Ehrlich sees difficult rematch vs. O'Malley, but wife is eager
His wife is "wildly enthusiastic" about him running for governor again. Some of his close friends are decidedly less so.
Former governor Robert L. Ehrlich Jr.'s latest ruminations on 2010 were shared Tuesday during an appearance before a college class at Towson University. For Ehrlich (R), it was a familiar setting: For much of the time he has spent in public life, he has been a twice-a-year guest lecturer in the Persuasion class taught by professor Richard Vatz.
About two-thirds of the way through Tuesday's class, Vatz pressed Ehrlich on whether there was "a compelling argument" against him seeking a rematch with Gov. Martin O'Malley (D), who defeated him in 2006.
Ehrlich said "yes" but then asked Vatz's students to supply arguments on both sides.
Among the reasons he was told he should run: It's important for the state to have a strong two-party system. He's very passionate about his beliefs. And he seemed knowledgeable about the issues.
Among the reasons he was told to take a pass: The Republicans could use a fresh face in the governor's race. And he should should start preparing to run against President Obama in 2012 instead.
"I think that she gets a 'A,' " Ehrich chimed in.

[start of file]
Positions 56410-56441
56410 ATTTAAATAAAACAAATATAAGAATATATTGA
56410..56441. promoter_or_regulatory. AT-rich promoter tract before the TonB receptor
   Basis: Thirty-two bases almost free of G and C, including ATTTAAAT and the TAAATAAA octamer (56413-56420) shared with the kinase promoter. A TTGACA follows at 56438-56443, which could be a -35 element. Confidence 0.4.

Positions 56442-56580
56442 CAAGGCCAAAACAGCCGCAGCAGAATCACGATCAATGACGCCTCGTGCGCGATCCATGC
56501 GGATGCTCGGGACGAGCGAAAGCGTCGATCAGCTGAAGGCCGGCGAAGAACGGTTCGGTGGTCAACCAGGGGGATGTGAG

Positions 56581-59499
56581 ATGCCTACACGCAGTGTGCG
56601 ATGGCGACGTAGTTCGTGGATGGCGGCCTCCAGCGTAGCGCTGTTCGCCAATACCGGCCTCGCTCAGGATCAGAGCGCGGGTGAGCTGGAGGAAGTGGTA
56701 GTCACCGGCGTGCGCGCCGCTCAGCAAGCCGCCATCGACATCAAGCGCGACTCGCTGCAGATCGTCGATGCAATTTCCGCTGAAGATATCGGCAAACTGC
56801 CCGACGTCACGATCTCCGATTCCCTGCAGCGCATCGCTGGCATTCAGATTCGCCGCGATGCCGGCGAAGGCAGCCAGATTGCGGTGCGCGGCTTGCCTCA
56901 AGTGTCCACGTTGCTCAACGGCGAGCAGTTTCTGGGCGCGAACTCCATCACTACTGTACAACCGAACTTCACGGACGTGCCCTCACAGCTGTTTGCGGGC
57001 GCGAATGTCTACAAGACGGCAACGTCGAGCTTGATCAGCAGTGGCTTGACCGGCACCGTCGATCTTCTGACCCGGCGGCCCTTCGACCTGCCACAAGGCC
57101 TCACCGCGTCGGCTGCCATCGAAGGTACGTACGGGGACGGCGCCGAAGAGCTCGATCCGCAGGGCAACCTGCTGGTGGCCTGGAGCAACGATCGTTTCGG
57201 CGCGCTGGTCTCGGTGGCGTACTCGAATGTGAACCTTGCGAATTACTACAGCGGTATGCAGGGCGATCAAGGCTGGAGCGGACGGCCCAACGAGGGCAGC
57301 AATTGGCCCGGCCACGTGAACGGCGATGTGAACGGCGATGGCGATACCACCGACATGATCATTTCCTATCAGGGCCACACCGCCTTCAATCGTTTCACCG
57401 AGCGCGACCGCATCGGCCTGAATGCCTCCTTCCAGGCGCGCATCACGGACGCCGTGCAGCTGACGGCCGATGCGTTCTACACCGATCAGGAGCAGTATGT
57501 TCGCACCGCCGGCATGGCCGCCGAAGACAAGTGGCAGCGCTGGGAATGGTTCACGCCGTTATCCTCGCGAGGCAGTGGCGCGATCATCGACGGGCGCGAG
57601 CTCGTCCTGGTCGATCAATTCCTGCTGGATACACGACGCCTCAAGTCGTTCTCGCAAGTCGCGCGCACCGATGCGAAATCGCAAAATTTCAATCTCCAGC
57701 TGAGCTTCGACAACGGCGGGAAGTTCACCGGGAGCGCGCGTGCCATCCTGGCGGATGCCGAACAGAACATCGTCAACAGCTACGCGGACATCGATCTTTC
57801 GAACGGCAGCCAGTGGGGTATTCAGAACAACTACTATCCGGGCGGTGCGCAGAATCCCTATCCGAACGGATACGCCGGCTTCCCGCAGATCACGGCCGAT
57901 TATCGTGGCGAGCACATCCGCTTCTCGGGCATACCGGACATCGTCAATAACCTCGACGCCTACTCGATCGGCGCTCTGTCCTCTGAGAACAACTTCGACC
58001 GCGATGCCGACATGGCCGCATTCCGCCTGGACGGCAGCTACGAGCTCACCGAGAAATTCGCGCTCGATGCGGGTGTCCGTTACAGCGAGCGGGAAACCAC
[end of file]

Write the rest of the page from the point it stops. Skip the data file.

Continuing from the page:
Ehrlich did finally offer some of his own arguments against running in response to Vatz's question, including the more than two-to-one Democratic advantage in party registration in Maryland and the expectation that O'Malley "will have a ton of money," as Ehrlich put it.
Pressed by Vatz as to whether those were "compelling arguments," Ehrlich said: "They're relevant."
Ehrlich later told reporters about the feelings of his wife, Kendel, the former first lady.
"Kendel is no secret," he said. "She's wildly enthusiastic. ... Obviously we're very close. She is my wife and my best friend."
His closest friends are divided on the question of running again, Ehrlich said. "You have some friends who are very supportive but think it's a very difficult run in this state," he said.
To be continued.
-- John Wagner
Christopher Dean Hopkins
November 17, 2009; 5:10 PM ET
Categories: 2010 Elections , John Wagner , Republican Party
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